• Summary
  • Contents
  • Subject index

Johan Galtung, one of the founders of modern peace studies, provides a wide-ranging panorama of the ideas, theories and assumptions on which the study of peace is based. The book is organized in four parts, each examining the one of the four major theoretical approaches to peace. The first part covers peace theory, exploring the epistemological assumptions of peace. In Part Two conflict theory is examined with an exploration of nonviolent and creative handling of conflict. Developmental theory is discussed in Part Three, exploring structural violence, particularly in the economic field, together with a consideration of the ways of overcoming that violence. The fourth part is devoted to civilization theory.

Implications: Peace, War, Conflict, Development
Implications: Peace, war, conflict, development
Cosmology and the Ideas of Development and Peace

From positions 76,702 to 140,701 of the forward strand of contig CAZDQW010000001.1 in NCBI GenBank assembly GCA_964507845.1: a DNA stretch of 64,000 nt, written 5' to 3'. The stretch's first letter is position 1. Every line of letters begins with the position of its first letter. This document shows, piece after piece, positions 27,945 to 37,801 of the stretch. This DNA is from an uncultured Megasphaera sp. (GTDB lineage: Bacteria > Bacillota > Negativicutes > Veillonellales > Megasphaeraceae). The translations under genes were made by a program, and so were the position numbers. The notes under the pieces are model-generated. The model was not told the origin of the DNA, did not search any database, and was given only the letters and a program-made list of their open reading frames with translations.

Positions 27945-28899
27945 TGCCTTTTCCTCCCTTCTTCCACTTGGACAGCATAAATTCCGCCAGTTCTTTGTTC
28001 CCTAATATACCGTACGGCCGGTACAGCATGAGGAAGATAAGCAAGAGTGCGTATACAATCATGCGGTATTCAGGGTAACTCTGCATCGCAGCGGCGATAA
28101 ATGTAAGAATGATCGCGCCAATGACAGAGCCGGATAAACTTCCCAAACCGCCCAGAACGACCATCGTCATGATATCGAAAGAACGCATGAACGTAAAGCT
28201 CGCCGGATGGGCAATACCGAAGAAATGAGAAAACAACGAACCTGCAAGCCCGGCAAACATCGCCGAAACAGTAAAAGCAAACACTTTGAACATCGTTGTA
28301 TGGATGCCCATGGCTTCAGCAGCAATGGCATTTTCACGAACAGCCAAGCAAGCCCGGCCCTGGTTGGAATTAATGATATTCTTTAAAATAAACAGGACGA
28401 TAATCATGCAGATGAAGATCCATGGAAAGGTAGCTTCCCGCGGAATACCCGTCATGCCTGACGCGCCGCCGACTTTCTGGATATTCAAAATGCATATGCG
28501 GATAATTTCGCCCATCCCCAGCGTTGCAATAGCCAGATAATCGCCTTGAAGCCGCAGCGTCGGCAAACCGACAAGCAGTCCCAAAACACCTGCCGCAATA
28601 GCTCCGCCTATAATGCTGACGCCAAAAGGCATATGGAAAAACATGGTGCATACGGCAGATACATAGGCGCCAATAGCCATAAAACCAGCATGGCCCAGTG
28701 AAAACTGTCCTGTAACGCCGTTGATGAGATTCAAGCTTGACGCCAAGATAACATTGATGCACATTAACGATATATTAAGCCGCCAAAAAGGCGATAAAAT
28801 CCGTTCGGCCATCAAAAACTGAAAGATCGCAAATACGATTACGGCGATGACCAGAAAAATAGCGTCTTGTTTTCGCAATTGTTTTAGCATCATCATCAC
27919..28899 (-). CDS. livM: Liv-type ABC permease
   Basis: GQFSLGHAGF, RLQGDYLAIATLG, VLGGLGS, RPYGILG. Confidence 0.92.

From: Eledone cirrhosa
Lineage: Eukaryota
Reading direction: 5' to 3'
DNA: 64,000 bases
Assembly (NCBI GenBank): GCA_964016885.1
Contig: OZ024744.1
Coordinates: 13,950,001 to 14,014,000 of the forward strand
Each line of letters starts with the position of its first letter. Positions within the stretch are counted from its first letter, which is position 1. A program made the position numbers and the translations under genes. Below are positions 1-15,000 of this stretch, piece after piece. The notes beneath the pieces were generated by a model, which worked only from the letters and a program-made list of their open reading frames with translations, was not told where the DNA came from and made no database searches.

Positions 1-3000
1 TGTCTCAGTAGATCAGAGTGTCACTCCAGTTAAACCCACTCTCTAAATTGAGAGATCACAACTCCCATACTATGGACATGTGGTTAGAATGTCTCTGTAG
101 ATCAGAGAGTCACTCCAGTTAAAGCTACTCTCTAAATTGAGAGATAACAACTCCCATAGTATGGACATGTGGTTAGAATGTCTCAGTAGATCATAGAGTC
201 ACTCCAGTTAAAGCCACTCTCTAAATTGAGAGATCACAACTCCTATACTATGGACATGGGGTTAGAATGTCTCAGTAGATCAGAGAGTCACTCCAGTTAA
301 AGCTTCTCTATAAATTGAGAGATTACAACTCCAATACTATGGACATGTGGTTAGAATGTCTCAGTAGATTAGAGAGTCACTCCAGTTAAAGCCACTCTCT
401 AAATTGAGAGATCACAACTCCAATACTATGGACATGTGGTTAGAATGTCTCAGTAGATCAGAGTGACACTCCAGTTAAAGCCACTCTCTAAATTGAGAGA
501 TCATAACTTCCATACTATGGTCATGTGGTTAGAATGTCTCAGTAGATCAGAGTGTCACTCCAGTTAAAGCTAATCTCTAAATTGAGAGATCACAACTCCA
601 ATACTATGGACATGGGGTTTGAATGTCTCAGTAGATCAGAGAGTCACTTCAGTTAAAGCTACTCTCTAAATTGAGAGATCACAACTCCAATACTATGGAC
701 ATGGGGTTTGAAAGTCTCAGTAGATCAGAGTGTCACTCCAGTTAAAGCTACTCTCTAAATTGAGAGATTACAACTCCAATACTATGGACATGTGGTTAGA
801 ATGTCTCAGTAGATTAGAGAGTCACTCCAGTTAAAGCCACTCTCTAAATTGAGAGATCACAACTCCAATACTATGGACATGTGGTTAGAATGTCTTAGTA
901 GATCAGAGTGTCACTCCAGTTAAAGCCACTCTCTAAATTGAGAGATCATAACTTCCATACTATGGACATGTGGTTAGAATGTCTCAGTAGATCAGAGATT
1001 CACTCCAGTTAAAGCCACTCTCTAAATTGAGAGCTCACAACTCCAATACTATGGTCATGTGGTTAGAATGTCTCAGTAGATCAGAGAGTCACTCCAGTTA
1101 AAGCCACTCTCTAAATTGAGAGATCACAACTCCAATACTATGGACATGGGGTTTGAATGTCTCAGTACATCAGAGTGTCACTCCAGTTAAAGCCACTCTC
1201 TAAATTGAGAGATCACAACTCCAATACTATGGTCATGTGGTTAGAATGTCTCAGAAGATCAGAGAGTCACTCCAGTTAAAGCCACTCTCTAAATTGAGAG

The problem to be explored in this chapter is as follows: given the postulates in Table 2.1 in the previous chapter about the deep culture, or cosmology, of six civilizations – Occident I, Occident II, Indic, Buddhic, Sinic, Nipponic – and particularly how they construct Nature, Self, Society, World, Time, Transperson, Episteme, what are we to expect in terms of ideas, theories, and practice, of peace and development! Not as a deductive exercise with an already given answer, knowing, for instance, the theory and practice of Occident I in both fields. This is more a question of articulating the postulates in the direction of our concerns, although much of ...

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